Given these fairly broad definitions, it is inevitable that every startup will develop and own at least some IP assets at some time. But I’ll focus on patents and patentable inventions.


Is My Idea or Technology Patentable?

It is not always easy, or intuitive, to know when you have a patentable idea. Even if you have developed something you believe is new, it may not be legally patentable.

Patents cannot legally be granted to “abstract ideas” or “laws of nature,” for example. These are difficult to define specifically, but include mathematical equations and processes that exist in nature (like gravity). Sir Isaac Newton could not legally patent the process of an apple falling from a tree, for instance, although he may have been the first person to understand why it fell. So, although your technology offers improvements over what may be generally commercially available, it may not be patentable.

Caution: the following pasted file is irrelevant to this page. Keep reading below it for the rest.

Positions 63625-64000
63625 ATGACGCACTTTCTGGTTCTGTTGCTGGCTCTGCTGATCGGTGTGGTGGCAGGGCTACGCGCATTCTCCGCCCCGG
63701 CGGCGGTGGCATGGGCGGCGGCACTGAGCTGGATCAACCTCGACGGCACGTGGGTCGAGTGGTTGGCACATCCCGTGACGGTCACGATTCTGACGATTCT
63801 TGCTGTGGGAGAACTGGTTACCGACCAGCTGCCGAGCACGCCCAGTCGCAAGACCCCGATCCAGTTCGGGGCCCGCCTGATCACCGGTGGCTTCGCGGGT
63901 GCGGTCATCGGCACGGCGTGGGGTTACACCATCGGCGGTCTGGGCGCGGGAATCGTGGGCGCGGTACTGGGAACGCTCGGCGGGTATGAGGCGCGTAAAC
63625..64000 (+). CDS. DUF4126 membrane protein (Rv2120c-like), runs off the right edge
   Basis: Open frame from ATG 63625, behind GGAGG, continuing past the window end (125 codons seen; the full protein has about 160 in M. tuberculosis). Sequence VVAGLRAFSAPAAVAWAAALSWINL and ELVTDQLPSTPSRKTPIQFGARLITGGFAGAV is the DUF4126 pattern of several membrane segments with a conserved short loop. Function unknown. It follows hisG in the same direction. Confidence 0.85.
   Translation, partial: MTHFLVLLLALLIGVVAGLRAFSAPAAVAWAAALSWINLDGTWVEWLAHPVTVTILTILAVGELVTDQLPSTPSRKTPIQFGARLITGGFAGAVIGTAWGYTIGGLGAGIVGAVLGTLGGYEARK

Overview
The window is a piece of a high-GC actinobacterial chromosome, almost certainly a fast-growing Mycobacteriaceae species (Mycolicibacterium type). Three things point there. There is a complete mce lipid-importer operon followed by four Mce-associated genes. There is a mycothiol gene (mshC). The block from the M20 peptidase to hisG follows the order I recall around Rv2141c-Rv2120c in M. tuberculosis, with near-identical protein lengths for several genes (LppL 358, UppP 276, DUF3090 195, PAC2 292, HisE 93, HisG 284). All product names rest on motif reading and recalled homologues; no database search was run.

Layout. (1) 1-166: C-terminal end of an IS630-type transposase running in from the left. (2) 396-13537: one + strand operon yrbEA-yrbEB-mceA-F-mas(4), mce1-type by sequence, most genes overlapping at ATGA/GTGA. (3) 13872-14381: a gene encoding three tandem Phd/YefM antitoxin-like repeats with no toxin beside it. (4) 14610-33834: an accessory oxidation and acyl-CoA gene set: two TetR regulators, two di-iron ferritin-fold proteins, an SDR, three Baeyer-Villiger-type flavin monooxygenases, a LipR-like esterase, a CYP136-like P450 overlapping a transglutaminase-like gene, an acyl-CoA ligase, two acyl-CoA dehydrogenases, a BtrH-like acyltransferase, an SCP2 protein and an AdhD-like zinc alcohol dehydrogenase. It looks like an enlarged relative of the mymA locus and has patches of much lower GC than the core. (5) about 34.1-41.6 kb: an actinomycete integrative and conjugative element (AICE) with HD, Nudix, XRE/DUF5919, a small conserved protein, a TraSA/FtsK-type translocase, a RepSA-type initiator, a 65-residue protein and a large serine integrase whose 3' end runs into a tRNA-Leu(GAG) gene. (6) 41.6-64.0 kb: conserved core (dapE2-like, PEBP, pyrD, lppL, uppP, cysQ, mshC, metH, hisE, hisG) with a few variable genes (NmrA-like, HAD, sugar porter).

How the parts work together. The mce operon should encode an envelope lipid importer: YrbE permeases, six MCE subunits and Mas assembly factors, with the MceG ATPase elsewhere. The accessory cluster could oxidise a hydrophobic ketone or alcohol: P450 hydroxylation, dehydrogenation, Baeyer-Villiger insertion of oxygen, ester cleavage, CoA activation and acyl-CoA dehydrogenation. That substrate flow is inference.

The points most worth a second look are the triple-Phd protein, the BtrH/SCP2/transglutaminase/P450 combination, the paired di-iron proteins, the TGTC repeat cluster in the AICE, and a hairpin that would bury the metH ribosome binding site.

Trying to define what is patentable in the abstract is far too complex to delve into here. But, in general, if you have improved a machine, or a process, or have created a product that is disruptive, it is likely you have created a patentable technology.

I have counseled many inventors that have humbly, but incorrectly, dismissed their idea for just being a new assembly of existing parts or technology. That is the wrong analysis. Patentable inventions are nearly always based on old, existing elements. As Howard Markey, a former chief judge of the U.S. Court of Appeals for the Federal Circuit (the court that hears all patent case appeals), once famously wrote“Only God works from nothing. Men must work with old elements.”